The Administration’s big talk to reduce drug prices has yet to produce concrete results. A big reason why is the complex nature of drug pricing. The manufacturer’s high list prices may be much higher than the negotiated prices prescription benefits managers pay after rebates and discounts are factored in. In a study over a six-month period this year, prices actually increased at a slower rate than in previous years, but Health and Human Services Secretary Alex Azar said he’s “not counting on the altruism of pharma companies lowering their prices” in the administration's drive to get costs down. (Associated Press)
As Medicare transitions to paying for whole-person health rather than discrete episodes of care, the ability to make patient data more fluid to enhance care coordination becomes critical. The Centers for Medicare & Medicaid Services has called for an end to “data blocking” by hospitals and other care providers. This month, CMS released a definition to clarify regulations around the practice. But a handful of startups have already made a business out of translating essential health data into accessible, actionable information, especially for the most complex (and potentially costliest) patients who would benefit most from integrated behavioral, physical and social health service coordination. (Politico)
Palantir Technologies, a data analytics firm, has signed a $7 million contract with the National Center for Advancing Translational Sciences (NCAT) (part of the National Institute of Health) for technology that pulls research data from public and private sources into a single interface. The automated process is expected to help researchers analyze and interpret data as part of a collective whole in an effort to advance new insights in precision medicine.(MobiHealthNews)
Medical records should be treated with the same care as financial records because identity thieves may find it easier to access them. Some tips to help prevent medical record identity theft: Always review an explanation of benefits form for errors; request that your social security and driver’s license numbers be purged from your medical records; and periodically review records to ensure they don’t contain errors.(Forbes)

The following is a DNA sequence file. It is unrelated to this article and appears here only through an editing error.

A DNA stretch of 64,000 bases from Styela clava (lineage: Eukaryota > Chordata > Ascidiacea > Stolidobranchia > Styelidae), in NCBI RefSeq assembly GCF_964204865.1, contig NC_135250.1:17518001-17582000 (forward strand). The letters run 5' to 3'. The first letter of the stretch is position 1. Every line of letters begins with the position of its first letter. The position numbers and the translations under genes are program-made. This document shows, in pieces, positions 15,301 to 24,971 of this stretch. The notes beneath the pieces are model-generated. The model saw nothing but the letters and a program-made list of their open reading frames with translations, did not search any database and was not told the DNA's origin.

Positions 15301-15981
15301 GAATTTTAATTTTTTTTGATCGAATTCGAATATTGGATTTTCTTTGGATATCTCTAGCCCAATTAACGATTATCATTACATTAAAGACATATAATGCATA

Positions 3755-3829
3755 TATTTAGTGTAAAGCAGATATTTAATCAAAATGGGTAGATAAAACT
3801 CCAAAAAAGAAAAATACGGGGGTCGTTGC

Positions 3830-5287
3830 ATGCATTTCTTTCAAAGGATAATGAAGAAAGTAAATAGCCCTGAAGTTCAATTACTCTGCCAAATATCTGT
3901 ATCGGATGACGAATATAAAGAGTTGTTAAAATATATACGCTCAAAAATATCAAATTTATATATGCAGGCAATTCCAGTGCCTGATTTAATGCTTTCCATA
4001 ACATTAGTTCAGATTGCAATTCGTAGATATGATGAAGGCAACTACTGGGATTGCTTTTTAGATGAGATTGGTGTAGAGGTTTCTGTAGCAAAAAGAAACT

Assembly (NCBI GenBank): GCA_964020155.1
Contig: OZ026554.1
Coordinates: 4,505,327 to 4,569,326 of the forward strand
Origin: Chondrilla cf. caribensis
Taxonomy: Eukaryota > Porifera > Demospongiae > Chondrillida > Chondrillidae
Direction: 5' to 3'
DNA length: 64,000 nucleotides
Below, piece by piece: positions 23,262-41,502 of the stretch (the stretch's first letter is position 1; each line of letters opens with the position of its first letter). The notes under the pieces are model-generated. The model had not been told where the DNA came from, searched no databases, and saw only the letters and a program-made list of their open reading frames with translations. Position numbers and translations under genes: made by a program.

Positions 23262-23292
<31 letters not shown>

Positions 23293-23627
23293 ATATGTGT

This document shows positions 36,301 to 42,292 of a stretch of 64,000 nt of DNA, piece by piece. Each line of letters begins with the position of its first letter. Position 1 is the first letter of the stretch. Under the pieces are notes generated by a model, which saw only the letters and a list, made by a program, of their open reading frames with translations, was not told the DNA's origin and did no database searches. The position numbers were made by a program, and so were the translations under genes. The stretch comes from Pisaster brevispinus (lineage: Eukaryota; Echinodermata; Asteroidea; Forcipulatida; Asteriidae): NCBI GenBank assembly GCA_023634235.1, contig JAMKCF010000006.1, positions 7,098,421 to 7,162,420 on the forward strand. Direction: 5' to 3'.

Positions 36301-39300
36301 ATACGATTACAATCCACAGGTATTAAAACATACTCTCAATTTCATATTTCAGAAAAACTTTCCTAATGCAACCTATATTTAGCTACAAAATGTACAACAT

Getting a good night’s sleep has long been a known factor for cardiac health. But new research shows getting to bed at a regular time each night is related to even greater benefits. The study, published in Scientific Reports, found that those with irregular bedtimes had a higher body mass index, higher blood sugar, higher blood pressure and higher A1C scores. They had higher levels of stress and depression, and were more likely to have a heart attack or stroke in the next decade than those who hit the hay at about the same time every night. Although the authors say irregular bedtimes aren’t necessarily a cause of the related issues, there was definitely a correlation between the behavior and worse health outcomes among those in the study. (Medical News Today)
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Cigna may have to rethink the role of its new PBM: Approval for health plan Cigna to purchase pharmacy benefits giant Express Scripts was a win for the insurer last week, but the drug benefits world is changing fast. In this opinion piece, the writer notes that Cigna may have to settle for Express Scripts to serve as a value-focused complementary partner to its health benefits business rather than see it as a big-dollar profit center. (Benefits Pro)
New Florida school law raises mental health privacy flags: A new rule requiring parents to tell school officials whether their children ever received mental health care has Florida parents raising eyebrows and concerns with school officials. Although the practice was enacted as part of a larger school safety bill, parents question whether this information belongs in a student’s school record—where it could remain and be accessed by teachers and office staff, as well as mental health counselors and psychologists. (Kaiser Health News)
A new Apple Watch feature is designed to detect a hard fall and summon help if needed, but there are a few caveats. First, you have to include your age in the watch settings, and that age needs to exceed 65 for the feature to turn on. And the fall needs to be a hard fall to trigger detection. Even then, the watch doesn’t consistently detect the fall. A healthy number of YouTube users posted videos of their own tests of what it takes to cause an alert.(MacRumors)
MarketVoices...quotes worth reading
"I tell him, the ER is a band-aid. It’s not going to solve what you really need."— Kim Lilley a care coordinator at UMass Memorial Health Care, as quoted in a Politico story.